There are two words most small business operators wish they would never have to hear again.
No, not ‘tax time’, but ‘new website’.
Because as much as websites represent an exciting channel to market, source of free leads and ultimate proof of capability, the truth is that to most smaller business operators a new website is a source of considerable pain dealing with the myriad of technology, creative, content and of course cost challenges.
Not to mention the twice daily cold calls telling them that the caller is going to give them the best website this side of Silicon Valley.
A ‘piece of string’ question
Which only inspires the business operator to ask: “Well just how professional does my website actually need to be?”
Particularly when there is so many vendors promoting ‘Do It Yourself’ websites.
Unfortunately many of these DIY website vendors make some pretty ambitious assumptions.
Like assuming that you have a good eye for design, that you are pretty handy with operating computers let alone graphics, that your copy will appeal to both real website visitors and search engine ‘robots’, that you have time to bone up on what a good website actually looks like, among other things.
Not to say that with some reasonable skills you can’t come up with a serviceable website, but having the correct balance of design, copywriting, website structure, SEO and other skills is hard enough for professionals let alone a business operator dabbling in it in their ‘spare time’.
Who can afford it?
“But I can’t afford to pay all of these professionals” some of you protest.
At the end of the day, that’s a very valid argument. There is absolutely no point getting yourself into hock before you even start.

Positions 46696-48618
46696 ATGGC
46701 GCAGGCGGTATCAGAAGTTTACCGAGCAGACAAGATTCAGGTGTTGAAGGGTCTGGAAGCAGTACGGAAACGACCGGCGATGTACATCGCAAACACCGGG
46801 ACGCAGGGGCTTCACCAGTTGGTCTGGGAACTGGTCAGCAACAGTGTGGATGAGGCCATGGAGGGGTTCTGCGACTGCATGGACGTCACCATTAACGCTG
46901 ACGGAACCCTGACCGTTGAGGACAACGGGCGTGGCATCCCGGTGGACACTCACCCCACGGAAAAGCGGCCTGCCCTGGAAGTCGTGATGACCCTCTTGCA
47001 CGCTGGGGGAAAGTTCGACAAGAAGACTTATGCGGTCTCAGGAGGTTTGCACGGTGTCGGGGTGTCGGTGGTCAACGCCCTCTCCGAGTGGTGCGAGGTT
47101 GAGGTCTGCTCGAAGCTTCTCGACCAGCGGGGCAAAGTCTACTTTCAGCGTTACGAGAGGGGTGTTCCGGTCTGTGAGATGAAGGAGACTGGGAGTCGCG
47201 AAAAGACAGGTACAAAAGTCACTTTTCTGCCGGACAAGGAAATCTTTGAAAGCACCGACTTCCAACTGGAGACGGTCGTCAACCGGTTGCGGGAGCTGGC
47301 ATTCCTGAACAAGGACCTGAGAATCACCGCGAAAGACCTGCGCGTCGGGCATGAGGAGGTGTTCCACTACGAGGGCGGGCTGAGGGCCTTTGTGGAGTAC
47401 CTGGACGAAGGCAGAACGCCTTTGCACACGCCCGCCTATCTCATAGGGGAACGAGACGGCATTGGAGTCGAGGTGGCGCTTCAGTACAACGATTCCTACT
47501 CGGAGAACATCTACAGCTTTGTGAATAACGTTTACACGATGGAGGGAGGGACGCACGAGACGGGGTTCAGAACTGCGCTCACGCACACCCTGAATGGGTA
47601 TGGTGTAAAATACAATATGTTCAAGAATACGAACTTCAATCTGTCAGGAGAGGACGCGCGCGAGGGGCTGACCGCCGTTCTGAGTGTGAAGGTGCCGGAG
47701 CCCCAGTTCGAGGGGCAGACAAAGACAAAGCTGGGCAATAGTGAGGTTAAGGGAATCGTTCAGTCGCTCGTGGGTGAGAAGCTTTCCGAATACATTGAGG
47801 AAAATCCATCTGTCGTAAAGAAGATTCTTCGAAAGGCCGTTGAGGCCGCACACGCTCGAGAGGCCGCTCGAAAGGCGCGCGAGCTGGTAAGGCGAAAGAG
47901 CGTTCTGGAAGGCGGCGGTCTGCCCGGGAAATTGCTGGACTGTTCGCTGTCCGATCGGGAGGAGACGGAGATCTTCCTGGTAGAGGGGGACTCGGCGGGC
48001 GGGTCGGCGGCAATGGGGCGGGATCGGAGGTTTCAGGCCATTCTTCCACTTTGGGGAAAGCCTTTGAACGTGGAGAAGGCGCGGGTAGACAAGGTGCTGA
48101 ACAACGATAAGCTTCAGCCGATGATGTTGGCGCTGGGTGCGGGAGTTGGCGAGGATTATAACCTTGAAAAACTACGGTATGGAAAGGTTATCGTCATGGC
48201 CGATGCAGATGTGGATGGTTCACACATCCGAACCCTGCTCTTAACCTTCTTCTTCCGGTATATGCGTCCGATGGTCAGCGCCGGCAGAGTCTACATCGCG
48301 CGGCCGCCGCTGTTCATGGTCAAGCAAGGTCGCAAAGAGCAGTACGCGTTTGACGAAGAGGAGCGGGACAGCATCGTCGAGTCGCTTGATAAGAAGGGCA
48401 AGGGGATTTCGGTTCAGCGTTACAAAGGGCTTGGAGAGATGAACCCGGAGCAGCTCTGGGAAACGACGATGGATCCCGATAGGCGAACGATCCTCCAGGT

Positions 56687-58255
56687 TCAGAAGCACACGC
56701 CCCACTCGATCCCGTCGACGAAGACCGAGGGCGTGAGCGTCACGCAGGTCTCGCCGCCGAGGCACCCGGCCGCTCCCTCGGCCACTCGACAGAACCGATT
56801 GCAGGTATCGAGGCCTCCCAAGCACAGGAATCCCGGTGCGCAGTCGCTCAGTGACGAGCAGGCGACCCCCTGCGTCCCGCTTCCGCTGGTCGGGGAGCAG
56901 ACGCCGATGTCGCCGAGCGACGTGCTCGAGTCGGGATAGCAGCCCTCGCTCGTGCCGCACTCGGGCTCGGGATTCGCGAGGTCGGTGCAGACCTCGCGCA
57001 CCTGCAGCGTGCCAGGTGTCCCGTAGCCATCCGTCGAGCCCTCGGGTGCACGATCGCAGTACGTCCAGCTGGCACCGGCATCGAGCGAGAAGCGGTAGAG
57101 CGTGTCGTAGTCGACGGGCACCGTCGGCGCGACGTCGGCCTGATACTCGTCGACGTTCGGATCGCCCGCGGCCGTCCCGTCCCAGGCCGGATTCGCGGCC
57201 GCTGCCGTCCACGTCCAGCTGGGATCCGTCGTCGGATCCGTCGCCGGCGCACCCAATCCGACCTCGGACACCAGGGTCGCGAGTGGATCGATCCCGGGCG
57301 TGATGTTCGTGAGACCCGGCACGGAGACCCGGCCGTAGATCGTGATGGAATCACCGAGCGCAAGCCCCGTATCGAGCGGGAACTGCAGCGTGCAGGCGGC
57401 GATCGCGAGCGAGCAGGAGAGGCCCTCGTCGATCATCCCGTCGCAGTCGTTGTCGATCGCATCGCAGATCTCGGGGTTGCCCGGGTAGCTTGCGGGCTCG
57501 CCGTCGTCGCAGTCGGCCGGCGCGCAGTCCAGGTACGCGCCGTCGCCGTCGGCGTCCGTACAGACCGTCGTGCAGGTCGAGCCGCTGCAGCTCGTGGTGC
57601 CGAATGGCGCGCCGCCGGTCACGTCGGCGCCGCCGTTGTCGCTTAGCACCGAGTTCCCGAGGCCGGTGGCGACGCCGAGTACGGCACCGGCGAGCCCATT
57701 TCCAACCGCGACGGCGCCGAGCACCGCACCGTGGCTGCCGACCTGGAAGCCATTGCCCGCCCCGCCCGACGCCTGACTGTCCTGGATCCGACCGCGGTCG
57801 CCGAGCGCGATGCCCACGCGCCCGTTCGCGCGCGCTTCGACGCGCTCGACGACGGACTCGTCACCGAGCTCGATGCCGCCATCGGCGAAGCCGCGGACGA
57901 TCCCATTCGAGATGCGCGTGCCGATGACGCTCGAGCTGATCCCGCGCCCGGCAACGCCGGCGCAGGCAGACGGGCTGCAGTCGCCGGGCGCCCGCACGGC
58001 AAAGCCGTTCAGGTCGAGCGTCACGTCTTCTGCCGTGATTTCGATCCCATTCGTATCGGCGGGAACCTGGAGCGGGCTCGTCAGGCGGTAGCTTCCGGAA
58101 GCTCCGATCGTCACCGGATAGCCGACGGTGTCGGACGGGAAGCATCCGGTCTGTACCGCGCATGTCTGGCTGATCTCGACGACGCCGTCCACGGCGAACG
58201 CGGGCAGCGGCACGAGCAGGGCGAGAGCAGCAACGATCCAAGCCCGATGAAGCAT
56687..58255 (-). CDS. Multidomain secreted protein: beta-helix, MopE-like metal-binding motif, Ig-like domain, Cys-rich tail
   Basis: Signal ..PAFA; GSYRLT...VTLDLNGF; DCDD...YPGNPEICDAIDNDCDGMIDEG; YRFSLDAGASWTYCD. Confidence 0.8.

But beyond cost, there’s another key factor when it comes to working out just how much time and money to put into your website.
That factor is: How good is my main competitor’s website?
Keeping up with Jones?
Providing a website that is better than your main competitor isn’t just a matter of keeping up with the Jones’.
There are very sound and well documented reasons to ensure this is so. Apart from attracting more visits and in turn leads due to better Search Engine Optimisation, once visitors arrive at your page its critical to provide them with the aesthetics, content and language that is going to appeal to them.
Website visitors have been recorded as judging your website in as little as milliseconds. So it’s important that when they do get to your website, you don’t make them bounce away like a scared rock wallaby.
It’s your job as a business operator to ensure the visitor stays around as long as possible, or at least as long enough to call you, email you, brief you or better still purchase from you via your website.
Resonate with your prospect
To do this, you need to ensure that your website ‘speaks to’ your customer better than your competitor’s website. Better still, ensure your website is so good that the prospect feels that you fit their bill perfectly and there is no need to search elsewhere.
In the absense of any other clear differentiator between two competitors, this fact alone may well provide the tipping point do to business with you instead of your competitor.
Given the importance of ensuring your website is better than your main competitor, it then stands to reason that your investment should be ‘as much as it costs to have a better website than my main competitor’.
You can arrive at exactly what this figure is by visiting your main competitor’s website and working out how you could improve on it.
Name your poison
For some it will be a better appearance. For others it will be more professional photography. Others still a Facebook link or news feed. There are literally dozens of factors that might appeal to your prospective customer.
Ideally you’ll be able to identify at least a few areas where you can do better than that competitor.
Once you know these, you can then create a briefing for your web professional so as to get a quote.
Obviously you will need to check their track record and folio to ensure they are capable of delivering the website you need.
But its safe to say that the more competitive your industry or niche, the more you are going to have to invest to come up with a website that is going to bring in the traffic, and in turn the sales.
It’s yet another reality of doing business in the digital age.